CMS Acting Director Andy Slavitt is defending his agency's oversight of state-based exchanges, which he says are successful and sustainable.
Slavitt spoke at a congressional hearing Tuesday, the second one the Energy and Commerce Subcommittee on Oversight and Investigations has held on the subject of Affordable Care Act state marketplaces. At the first hearing, six state exchange administrators testified that despite some bumps, their experiences have been mostly positive and the exchanges are doing their job.
But lawmakers Tuesday pointed to a September report by the Government Accountability Office that noted some state marketplace administrators said that the CMS communicated poorly and that the agency had not clearly defined its oversight role.
Rep. Marsha Blackburn (R-Tenn.) referenced a statement from the report that not all of the exchange's information technology system functions were functioning. Slavitt said he “wouldn't agree with the characterization that they're not functional.”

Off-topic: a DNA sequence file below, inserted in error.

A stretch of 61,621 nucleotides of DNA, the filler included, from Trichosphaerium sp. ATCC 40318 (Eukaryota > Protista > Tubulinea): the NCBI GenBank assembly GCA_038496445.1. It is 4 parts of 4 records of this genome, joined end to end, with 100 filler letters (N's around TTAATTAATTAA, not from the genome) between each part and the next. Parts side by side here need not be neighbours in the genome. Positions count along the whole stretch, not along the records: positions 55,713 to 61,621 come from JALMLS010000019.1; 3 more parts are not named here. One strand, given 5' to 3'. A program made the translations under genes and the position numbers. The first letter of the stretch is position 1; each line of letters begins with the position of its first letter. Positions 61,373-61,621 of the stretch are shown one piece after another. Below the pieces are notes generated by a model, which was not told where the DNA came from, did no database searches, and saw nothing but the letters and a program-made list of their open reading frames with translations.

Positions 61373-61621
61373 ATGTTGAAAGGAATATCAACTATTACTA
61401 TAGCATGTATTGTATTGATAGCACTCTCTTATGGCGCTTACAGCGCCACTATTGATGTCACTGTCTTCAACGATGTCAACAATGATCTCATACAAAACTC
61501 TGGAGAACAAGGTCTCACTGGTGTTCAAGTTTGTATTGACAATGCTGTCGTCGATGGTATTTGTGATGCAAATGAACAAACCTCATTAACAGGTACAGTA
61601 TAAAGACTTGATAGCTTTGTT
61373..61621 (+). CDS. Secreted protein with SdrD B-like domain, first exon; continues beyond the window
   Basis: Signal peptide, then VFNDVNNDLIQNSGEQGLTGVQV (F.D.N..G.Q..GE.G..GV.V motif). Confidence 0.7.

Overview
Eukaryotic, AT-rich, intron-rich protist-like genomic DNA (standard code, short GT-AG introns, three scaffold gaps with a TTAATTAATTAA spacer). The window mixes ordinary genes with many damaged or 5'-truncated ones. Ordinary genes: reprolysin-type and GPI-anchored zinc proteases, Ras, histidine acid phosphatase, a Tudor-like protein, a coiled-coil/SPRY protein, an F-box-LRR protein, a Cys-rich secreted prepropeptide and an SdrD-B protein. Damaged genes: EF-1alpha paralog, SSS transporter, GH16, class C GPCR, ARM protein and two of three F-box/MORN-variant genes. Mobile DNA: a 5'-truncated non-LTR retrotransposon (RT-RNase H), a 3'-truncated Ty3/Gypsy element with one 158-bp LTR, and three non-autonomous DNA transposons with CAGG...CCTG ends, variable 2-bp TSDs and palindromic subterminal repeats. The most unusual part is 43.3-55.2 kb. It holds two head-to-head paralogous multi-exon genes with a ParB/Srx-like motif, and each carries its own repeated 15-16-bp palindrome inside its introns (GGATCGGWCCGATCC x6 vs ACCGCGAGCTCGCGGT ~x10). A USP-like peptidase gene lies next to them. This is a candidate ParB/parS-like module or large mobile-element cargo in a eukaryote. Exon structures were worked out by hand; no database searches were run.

This year 17 states are running their own exchanges. Three of them are using the federal Healthcare.gov technology platform.
Rep. Bill Flores (R-Texas) asked Slavitt how many other state exchanges would need to switch to using the federal IT platform. Slavitt answered that he couldn't predict that because it is affected by many factors.
The CMS reviews funding requests from the states and conducts audits on them to ensure the funds are spent correctly. It has recovered more than $200 million of the original federal grant rewards, Slavitt said.
Committee members also asked about the numerous failing co-op insurance plans and why more than half of the original co-ops have had to announce they will shut down operations.
Slavitt said the co-ops had difficulty determining the initial capital needed because they had little foresight into how many people would sign up and what type of claims they would submit. The CMS didn't see the cause for concern until about the middle of this year.
While several states had struggled to set up their exchanges, and in particular, had IT problems, Slavitt said, they were successfully enrolling the uninsured and accomplishing the goals of the ACA.